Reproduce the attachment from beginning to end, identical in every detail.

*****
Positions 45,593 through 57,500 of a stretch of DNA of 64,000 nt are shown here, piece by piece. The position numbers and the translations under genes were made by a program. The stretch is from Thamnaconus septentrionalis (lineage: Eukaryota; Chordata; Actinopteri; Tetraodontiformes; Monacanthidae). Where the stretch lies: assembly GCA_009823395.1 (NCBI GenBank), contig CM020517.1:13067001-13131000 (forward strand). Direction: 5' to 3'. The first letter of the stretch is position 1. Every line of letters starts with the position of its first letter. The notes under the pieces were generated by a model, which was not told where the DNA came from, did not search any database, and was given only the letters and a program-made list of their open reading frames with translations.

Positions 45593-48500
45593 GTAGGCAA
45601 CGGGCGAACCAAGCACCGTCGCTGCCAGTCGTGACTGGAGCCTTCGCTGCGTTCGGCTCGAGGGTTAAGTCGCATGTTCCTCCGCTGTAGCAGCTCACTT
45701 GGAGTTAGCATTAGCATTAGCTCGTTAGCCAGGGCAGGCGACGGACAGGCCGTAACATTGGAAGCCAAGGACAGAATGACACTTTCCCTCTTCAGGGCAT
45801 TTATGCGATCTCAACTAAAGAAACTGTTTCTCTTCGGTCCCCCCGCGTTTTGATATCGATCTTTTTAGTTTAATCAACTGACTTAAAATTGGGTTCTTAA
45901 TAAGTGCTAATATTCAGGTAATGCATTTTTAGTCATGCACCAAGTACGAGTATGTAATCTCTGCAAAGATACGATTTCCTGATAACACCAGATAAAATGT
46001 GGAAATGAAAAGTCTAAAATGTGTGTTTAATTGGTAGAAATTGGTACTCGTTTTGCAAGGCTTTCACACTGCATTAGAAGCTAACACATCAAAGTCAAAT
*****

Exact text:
Positions 45,593 through 57,500 of a stretch of DNA of 64,000 nt are shown here, piece by piece. The position numbers and the translations under genes were made by a program. The stretch is from Thamnaconus septentrionalis (lineage: Eukaryota; Chordata; Actinopteri; Tetraodontiformes; Monacanthidae). Where the stretch lies: assembly GCA_009823395.1 (NCBI GenBank), contig CM020517.1:13067001-13131000 (forward strand). Direction: 5' to 3'. The first letter of the stretch is position 1. Every line of letters starts with the position of its first letter. The notes under the pieces were generated by a model, which was not told where the DNA came from, did not search any database, and was given only the letters and a program-made list of their open reading frames with translations.

Positions 45593-48500
45593 GTAGGCAA
45601 CGGGCGAACCAAGCACCGTCGCTGCCAGTCGTGACTGGAGCCTTCGCTGCGTTCGGCTCGAGGGTTAAGTCGCATGTTCCTCCGCTGTAGCAGCTCACTT
45701 GGAGTTAGCATTAGCATTAGCTCGTTAGCCAGGGCAGGCGACGGACAGGCCGTAACATTGGAAGCCAAGGACAGAATGACACTTTCCCTCTTCAGGGCAT
45801 TTATGCGATCTCAACTAAAGAAACTGTTTCTCTTCGGTCCCCCCGCGTTTTGATATCGATCTTTTTAGTTTAATCAACTGACTTAAAATTGGGTTCTTAA
45901 TAAGTGCTAATATTCAGGTAATGCATTTTTAGTCATGCACCAAGTACGAGTATGTAATCTCTGCAAAGATACGATTTCCTGATAACACCAGATAAAATGT
46001 GGAAATGAAAAGTCTAAAATGTGTGTTTAATTGGTAGAAATTGGTACTCGTTTTGCAAGGCTTTCACACTGCATTAGAAGCTAACACATCAAAGTCAAAT